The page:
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Who is going to take care of the families of the dead miners - the market or the state?

Boris Umanov, Chairman of the Board of IC Eurasia, wrote an article in about the compulsory insurance of workers against accidents (CAI).
Who is going to take care of the families of the dead miners - the market or the state?

Years go by, technologies develop, and miners, and not only in Kazakhstan, continue to die. Unfortunately, mining is accompanied by loss of life. Behind the smartphone in your hands, or rather, the metals used in its production, is someone's life.

The media, citing the Ministry of Emergency Situations, circulated a message containing the bare minimum of information: “There was a gas burst at the Lenin mine, five people died, 106 were evacuated.” What is a gas release and what is behind the dry numbers of dead and evacuees?

Methane is the main enemy in any mine, it inflames easily even from a small spark at certain concentrations. Therefore, there are massive explosions with face collapse and numerous victims. Gas analyzers and exhaust systems are used to control the content of methane in the air in mines.

The nature of gas release in mines is still unclear and not fully understood. Miners in the face can get into the reservoir, which contains methane under high pressure. It's like opening a boiling pressure cooker, which will instantly blow apart if damaged. The same thing happens here due to a sharp pressure drop.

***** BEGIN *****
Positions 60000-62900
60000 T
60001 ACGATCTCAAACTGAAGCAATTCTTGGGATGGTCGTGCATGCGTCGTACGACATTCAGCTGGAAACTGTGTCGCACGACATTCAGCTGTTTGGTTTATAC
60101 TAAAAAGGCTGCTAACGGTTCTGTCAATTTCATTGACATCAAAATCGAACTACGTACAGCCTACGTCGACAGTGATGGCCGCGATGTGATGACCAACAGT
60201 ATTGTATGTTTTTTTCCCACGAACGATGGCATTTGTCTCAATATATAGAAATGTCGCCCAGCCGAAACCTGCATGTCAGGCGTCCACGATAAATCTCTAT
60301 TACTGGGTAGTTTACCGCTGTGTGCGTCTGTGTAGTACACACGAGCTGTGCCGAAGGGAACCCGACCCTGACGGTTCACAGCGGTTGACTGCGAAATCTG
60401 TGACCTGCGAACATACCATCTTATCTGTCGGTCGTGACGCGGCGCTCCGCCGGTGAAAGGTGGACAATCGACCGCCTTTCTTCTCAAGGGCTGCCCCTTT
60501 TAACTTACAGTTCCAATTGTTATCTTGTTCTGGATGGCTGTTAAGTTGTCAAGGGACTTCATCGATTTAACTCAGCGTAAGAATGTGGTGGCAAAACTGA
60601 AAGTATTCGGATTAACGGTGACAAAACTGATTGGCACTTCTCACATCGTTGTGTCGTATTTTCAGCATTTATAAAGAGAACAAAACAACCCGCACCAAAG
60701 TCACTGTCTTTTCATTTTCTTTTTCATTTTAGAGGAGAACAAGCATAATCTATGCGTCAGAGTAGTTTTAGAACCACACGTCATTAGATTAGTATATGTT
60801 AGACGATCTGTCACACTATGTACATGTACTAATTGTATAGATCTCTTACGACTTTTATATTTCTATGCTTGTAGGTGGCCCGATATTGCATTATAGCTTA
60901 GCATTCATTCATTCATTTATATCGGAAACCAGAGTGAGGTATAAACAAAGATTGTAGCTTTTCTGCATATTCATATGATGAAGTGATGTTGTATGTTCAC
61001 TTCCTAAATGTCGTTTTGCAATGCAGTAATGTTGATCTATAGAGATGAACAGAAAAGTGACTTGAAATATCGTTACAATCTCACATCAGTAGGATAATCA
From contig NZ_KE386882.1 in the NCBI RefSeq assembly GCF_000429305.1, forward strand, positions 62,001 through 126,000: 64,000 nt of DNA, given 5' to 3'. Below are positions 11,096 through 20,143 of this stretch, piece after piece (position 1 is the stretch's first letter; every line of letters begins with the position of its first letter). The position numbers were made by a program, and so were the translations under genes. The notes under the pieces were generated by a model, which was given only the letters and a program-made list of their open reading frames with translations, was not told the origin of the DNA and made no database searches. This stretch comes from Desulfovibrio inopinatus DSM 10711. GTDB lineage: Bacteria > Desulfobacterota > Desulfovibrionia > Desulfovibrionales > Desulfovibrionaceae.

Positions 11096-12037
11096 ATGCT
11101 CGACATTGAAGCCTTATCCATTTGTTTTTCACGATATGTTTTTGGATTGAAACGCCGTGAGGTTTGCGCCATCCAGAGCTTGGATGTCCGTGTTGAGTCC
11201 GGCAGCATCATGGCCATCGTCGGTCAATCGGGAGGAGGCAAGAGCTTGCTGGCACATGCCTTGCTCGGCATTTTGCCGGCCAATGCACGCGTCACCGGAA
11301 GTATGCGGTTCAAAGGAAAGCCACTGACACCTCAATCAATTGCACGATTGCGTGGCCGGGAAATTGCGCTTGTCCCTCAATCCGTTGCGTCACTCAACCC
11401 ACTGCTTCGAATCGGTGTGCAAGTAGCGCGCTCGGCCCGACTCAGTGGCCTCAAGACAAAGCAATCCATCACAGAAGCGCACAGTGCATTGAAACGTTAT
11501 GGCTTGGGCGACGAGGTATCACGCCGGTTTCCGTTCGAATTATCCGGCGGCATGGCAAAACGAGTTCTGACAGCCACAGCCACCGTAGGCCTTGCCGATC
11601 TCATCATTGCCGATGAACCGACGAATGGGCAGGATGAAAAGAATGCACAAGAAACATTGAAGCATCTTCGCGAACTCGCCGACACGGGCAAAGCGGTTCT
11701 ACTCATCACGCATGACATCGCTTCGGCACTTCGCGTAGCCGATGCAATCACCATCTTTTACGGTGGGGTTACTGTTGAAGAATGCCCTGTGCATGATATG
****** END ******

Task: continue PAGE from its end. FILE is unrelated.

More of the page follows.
The release can be relatively small in power, without serious damage. However, besides the fact that methane is explosive, it is also extremely toxic. At high concentrations 5-6 inhales can lead to instant death.

With a high degree of probability, some of the evacuated miners received methane poisoning, which could subsequently lead a healthy person to atrophy of brain tissue. The consequences for the poisoned person can be the most severe even after many years, up to paralysis and loss of cognitive functions of the brain.

Lenin’s curse

The Lenin mine in Shakhtinsk was put into operation in 1964; its face was constantly accompanied by various accidents and casualties. In total, 71 people died during the mine operation.

The first serious incident with the dead occurred in 1978. There was a major incident in 1985, again there were victims. After gaining independence and privatization in the nineties, there had already been three incidents that led to the death of people - in 1995, 1998 and 1999.

The worst tragedy was in September 2006, it took lives of more than forty people overnight and changed the lives of hundreds of their relatives forever.

Shakhtinsk catastrophe

One of the largest man-made disasters in the history of the coal industry of Kazakhstan occurred at the Lenin mine on September 20, 2006. Then, as a result of a methane explosion, 41 miners died, another 13 were injured, as a result of which they lost their ability to work for life.

Violation of safety regulations was probably the cause of the tragedy, but the main fault rested precisely with the employer, the coal department of ArcelorMittal Temirtau.

The State Commission came to the conclusion that 22 people were guilty of the incident, including the executives. Six employees who directly supervised the site were sentenced to real prison time.